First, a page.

Sept 30, 2022

How did all this begin? An Interview with CEO Kovey Kovalan

Back in grad school, I worked on a NASA contract aimed at visualizing data. To help with the work, my professor purchased a $30,000 research computer. I thought the computer was too slow so I started digging into the technical architecture of the machine. As I explored the machine, I realized that it was similar to a computer gaming system. I bought a $200 Video Gaming Graphics card off-the-shelf in the hope that I could tinker with the Graphics card architecture to make something faster and better. Within a few days, my $200 graphics card was outperforming my $30,000 research computer. Video Gaming Graphics cards use thousands of processors which we now call a Graphics Processing Unit (GPU).

After graduation, I took a few jobs in AI and videogaming. I thought I had hit the jackpot when I was offered the chance to work on the visualization team for the #1 medical imaging enterprise system in the US. I brought the graphics processing units I had tinkered with to the decision makers at this company. I thought these off-the-shelf GPUs had enormous potential for relatively low cost. But my bosses weren’t interested. Eventually, I left because the organization remained committed to old technologies and they didn’t share the passion I felt for the growing computing power of the off-the-shelf GPUs. And I couldn’t shake the feeling that if we didn’t embrace the power of off-the-shelf GPUs, someone else would come along and totally disrupt the industry with the power to enable advanced visualization in medical imaging.  

After I left that #1 ranked company, I kept tinkering with the GPUs. I decided to go to RSNA to show off what I thought the GPUs could do. I didn’t want to carry my GPU server with me so I built a web-based application that could access the server remotely on any device with internet access. I could then showcase these large imaging data sets without lugging around my GPU server.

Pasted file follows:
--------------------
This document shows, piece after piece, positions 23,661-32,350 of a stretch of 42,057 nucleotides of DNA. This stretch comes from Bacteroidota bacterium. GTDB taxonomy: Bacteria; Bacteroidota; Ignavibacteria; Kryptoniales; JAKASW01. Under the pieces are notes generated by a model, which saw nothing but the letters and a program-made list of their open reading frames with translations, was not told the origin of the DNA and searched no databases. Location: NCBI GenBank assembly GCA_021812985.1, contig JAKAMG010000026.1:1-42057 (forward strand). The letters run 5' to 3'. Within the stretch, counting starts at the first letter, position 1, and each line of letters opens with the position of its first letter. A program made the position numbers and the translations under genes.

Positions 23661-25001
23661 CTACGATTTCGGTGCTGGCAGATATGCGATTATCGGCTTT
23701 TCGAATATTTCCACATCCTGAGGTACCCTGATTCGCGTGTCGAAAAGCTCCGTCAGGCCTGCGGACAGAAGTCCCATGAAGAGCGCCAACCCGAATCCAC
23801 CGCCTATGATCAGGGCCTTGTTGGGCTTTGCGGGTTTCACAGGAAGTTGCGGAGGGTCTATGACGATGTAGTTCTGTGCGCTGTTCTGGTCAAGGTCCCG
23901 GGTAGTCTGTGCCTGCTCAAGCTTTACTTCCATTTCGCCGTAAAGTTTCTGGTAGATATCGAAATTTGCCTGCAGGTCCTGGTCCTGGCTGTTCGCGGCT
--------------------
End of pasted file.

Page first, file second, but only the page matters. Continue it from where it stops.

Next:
At RSNA, I met the Medical Director of Sharp Children’s Hospital. He was shocked that I could display these large medical imaging data sets on my phone. At the time, he couldn’t move even one data set between floors at the hospital.

The Medical Director hired me to create a pilot program for Sharp Children’s Hospital. We built a whole GPU-based system for medical imaging remote access. The servers were on-site at the hospital but they could be accessed anywhere through the web application. This was the first remote access system of its kind. But once we deployed, the speed and latency weren’t as good as I knew they could be.

I investigated and realized that because the on-site servers were connected to the hospital’s Local Area Network (LAN), there was too much daily traffic clogging the network’s bandwidth.

I believed the answer was to host the medical imaging system off-site at a secure data center. The hospital decision-makers were very concerned about privacy and medical record security. I took them to the secure data center in San Diego where Pfizer kept all their data. When the decision makers saw all the security protocols in place at the center where Pfizer hosted their data, they became convinced that the medical records would be safe—or even safer—at a secure data center.

Once we moved the server to the off-site secure data center, we created new applications that could communicate with the on-site modalities but could also be accessed remotely in real time during emergency situations. Once we updated the applications and deployed the off-site servers, the system achieved record-breaking speed and zero-latency.